Teaching, a Family Tradition: The Hightshoe Sisters



Following the formation of Iowa in 1846, the state’s founders embarked on the creation of a formal educational system that would become a model for the rest of the nation. For this system to succeed, the role of the teacher was critical. Standards and rules for educators were developed for Iowa’s children to receive the best education possible. As time has passed, many of these rules have changed, but the importance of teachers has remained.

With a combined total of 139 years of teaching experience, the Hightshoe sisters – Helen, Martha, and Lorraine – created a lasting impact on the history of education in Iowa. Together, the sisters experienced multiple phases of educational development including the transition from one-room schools to consolidated schools. In a 1994 interview with the Iowa City Press-Citizen, the sisters discuss the many changes they have seen and make special note of the differences in approaches to teaching. Helen states, “We used to have books and manuals for each grade. Now they want teachers to come up with original ideas and do more new things.”

The sisters began their teaching careers in the mid-20th century. Helen was the first to graduate with her High School Normal Training Certificate in 1941 and soon after began teaching at Iowa County, Greene Township, #4 Tucker. The first year can be nerve-wracking experience for any teacher; however, for Helen, this was especially true. Her sisters, Martha and Lorraine, were two of her students! Helen recalls, “They didn't cause problems for me, but they thought I was tougher on them than everyone else.” That may be because, “Our dad always told us if we gave her any trouble we’d have a lot more trouble at home,” remarks Martha in a 1995 interview with the Iowa City Gazette.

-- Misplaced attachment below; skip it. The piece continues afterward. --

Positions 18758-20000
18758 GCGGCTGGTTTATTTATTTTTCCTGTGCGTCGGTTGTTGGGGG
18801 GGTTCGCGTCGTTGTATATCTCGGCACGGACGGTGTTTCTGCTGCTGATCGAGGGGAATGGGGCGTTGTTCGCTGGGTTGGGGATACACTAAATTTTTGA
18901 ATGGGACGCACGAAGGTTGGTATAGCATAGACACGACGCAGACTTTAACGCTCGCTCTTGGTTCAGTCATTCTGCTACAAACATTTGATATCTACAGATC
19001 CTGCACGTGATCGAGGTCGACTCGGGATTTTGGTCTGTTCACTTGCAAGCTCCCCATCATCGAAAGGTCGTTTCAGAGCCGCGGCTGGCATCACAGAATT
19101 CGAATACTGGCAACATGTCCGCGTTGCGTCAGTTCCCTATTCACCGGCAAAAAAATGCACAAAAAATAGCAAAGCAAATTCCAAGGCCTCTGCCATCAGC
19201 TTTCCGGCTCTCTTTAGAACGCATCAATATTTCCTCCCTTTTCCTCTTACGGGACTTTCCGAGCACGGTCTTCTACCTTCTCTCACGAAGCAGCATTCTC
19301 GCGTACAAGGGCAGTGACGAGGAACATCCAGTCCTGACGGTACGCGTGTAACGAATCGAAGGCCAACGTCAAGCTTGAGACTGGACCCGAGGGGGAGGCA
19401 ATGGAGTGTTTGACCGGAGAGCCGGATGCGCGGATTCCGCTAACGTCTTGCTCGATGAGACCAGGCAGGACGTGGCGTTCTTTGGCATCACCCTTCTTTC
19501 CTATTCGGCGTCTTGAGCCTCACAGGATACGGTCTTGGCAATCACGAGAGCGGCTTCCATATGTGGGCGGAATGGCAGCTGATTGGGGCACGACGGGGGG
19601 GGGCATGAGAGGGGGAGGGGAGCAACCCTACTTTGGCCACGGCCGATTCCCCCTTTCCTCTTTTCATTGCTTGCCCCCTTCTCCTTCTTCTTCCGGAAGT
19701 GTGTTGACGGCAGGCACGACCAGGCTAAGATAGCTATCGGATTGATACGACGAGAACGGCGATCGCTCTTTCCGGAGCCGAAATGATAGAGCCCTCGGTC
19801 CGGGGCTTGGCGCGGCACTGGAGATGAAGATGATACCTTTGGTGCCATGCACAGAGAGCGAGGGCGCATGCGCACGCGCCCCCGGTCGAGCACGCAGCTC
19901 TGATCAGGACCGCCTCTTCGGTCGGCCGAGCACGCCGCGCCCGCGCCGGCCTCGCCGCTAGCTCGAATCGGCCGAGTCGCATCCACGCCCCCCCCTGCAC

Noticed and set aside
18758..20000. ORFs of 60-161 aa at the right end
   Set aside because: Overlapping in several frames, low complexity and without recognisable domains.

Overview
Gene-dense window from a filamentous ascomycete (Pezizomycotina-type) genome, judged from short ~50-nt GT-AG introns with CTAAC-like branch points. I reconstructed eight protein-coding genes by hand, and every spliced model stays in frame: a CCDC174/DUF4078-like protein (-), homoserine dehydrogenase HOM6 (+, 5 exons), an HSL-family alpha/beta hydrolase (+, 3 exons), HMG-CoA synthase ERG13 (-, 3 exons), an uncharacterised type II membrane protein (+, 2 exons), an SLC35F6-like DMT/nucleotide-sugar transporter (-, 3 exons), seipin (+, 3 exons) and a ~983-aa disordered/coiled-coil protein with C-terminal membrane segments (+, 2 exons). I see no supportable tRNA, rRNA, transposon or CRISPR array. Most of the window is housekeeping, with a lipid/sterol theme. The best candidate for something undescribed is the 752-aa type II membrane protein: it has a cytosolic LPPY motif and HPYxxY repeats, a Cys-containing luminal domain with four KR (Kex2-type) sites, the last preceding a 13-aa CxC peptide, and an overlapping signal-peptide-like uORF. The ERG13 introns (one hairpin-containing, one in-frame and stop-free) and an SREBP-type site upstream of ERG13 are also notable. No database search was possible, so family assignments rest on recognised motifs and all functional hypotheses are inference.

Although she may have been tough, watching Helen in the classroom inspired her sisters to follow in her footsteps. Both Martha and Lorraine became rural school teachers in 1942 and 1951, respectively. Each sister taught at multiple schools during their careers, but each remained in southeast Iowa. Students from Iowa, Washington, and Johnson Counties benefited from the expertise and guidance of the Hightshoe sisters.

The Center for the History of Rural Iowa Education and Culture (CHRIEC) possesses a variety of records pertaining to the Hightshoe sisters and their contribution to Iowa’s history of education. The Helen Marine Collection, Lorraine Turnipseed Collection, and Susan Hightshoe Collection – all part of the History of Education Collections – consist of personal items and teaching records. County specific teaching records can be found in the Rural School Records: RSC/RSR/048 Iowa County, RSC/RSR/052 Johnson County, and RSC/RSR/092 Washington County.

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